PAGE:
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Chemical glycosylation

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Dec 15, 2021

A chemical glycosylation reaction involves the coupling of a glycosyl donor, to a glycosyl acceptor forming a glycoside.[1][2][3] If both the donor and acceptor are sugars, then the product is an oligosaccharide. The reaction requires activation with a suitable activating reagent. The reactions often result in a mixture of products due to the creation of a new stereogenic centre at the anomeric position of the glycosyl donor. The formation of a glycosidic linkage allows for the synthesis of complex polysaccharides which may play important roles in biological processes and pathogenesis and therefore having synthetic analogs of these molecules allows for further studies with respect to their biological importance.

. . . Chemical glycosylation . . .

The glycosylation reaction involves the coupling of a glycosyl donor and a glycosyl acceptor via initiation using an activator under suitable reaction conditions.

  • A glycosyl donor is a sugar with a suitable leaving group at the anomeric position. This group, under the reaction conditions, is activated and via the formation of an oxocarbenium is eliminated leaving an electrophilic anomeric carbon.
  • A glycosyl acceptor is a sugar with an unprotected nucleophilichydroxyl group which may attack the carbon of the oxocarbenium ion formed during the reaction and allow for the formation of the glycosidic bond.

An activator is commonly a Lewis acid which enables the leaving group at the anomeric position to leave and results in the formation of the oxocarbenium ion.

The formation of a glycosidic linkage results in the formation of a new stereogenic centre and therefore a mixture of products may be expected to result. The linkage formed may either be axial or equatorial (α or β with respect to glucose). To better understand this, the mechanism of a glycosylation reaction must be considered.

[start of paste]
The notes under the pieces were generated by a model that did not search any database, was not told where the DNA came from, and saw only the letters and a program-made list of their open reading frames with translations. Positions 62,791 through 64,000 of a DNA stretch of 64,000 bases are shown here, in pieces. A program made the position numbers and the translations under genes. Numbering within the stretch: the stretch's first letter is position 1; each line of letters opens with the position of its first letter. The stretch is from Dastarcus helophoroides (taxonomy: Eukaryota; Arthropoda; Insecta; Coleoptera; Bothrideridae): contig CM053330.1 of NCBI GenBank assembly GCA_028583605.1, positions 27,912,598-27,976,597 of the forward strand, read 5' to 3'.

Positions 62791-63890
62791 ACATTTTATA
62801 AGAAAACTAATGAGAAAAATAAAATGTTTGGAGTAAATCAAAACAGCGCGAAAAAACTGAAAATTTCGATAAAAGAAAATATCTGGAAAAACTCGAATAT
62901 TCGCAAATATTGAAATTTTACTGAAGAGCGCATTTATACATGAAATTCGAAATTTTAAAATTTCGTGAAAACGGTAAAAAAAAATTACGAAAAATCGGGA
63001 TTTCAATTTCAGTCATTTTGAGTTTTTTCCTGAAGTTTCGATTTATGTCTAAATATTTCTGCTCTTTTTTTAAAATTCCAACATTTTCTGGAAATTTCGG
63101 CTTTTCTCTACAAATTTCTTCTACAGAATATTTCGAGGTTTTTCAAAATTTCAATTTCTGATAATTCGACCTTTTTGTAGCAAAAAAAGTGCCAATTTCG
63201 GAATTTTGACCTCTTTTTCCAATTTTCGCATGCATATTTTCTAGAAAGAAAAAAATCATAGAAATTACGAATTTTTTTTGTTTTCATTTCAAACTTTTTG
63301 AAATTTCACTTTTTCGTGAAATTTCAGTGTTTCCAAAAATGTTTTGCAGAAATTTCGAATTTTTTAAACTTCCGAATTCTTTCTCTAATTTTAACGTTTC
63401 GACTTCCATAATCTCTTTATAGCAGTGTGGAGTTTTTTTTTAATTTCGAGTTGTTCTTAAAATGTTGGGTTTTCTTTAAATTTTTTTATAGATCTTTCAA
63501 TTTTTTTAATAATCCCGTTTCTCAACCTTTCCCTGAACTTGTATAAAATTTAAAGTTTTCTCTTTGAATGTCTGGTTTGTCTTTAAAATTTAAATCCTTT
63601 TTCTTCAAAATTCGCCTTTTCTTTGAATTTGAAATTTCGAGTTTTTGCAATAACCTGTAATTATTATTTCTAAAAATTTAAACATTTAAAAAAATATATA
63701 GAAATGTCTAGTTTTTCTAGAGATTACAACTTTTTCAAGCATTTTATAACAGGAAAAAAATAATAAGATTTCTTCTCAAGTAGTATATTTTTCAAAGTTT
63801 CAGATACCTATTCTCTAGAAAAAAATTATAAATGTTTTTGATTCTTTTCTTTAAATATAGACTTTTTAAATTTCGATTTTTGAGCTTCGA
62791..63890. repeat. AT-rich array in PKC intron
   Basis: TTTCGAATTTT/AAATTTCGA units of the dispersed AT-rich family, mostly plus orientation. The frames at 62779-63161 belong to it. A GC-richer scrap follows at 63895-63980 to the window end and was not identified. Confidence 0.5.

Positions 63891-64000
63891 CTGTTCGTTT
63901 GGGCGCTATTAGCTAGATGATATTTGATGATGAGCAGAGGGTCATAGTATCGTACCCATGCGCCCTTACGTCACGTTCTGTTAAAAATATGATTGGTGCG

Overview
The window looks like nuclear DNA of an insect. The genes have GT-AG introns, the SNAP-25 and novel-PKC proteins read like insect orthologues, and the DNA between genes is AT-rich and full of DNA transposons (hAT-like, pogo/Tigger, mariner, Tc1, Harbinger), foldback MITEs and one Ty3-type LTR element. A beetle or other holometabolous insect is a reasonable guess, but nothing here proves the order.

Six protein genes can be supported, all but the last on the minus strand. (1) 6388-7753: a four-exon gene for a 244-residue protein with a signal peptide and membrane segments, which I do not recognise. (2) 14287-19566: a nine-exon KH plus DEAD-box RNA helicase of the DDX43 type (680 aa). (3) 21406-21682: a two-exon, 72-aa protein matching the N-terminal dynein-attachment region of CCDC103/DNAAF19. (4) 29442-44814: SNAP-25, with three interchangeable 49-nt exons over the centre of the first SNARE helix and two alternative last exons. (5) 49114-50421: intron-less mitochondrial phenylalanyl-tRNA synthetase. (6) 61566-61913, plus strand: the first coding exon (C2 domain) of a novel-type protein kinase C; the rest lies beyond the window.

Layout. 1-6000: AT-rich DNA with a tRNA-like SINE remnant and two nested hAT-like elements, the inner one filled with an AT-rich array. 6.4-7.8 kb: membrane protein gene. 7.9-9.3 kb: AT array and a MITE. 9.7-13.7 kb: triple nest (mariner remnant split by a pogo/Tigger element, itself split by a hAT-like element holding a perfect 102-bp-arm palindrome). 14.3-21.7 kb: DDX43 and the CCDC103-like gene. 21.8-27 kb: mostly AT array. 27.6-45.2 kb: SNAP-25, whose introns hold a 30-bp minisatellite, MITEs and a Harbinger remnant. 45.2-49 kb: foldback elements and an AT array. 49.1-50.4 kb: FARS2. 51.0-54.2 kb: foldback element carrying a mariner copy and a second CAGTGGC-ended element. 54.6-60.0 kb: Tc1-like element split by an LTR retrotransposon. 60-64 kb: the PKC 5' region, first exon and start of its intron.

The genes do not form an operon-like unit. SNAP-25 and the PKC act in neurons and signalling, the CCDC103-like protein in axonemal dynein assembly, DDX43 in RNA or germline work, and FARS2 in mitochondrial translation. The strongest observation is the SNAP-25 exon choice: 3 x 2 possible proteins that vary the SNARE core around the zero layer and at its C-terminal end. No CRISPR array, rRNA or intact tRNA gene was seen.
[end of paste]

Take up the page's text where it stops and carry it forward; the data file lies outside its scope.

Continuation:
The stereochemical outcome of a glycosylation reaction may in certain cases be affected by the type of protecting group employed at position 2 of the glycosyl donor. A participating group, typically one with a carboxyl group present, will predominantly result in the formation of a β-glycoside. Whereas a non-participating group, a group usually without a carboxyl group, will often result in an α-glycoside.

Below it can be seen that having an acetyl protecting group at position 2 allows for the formation for an acetoxonium ion intermediate that blocks attack to the bottom face of the ring therefore allowing for the formation of the β-glycoside predominantly.

Alternatively, the absence of a participating group at position 2, allows for either attack from the bottom or top face. Since the α-glycoside product will be favoured by the anomeric effect, the α-glycoside usually predominates.

. . . Chemical glycosylation . . .

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. . . Chemical glycosylation . . .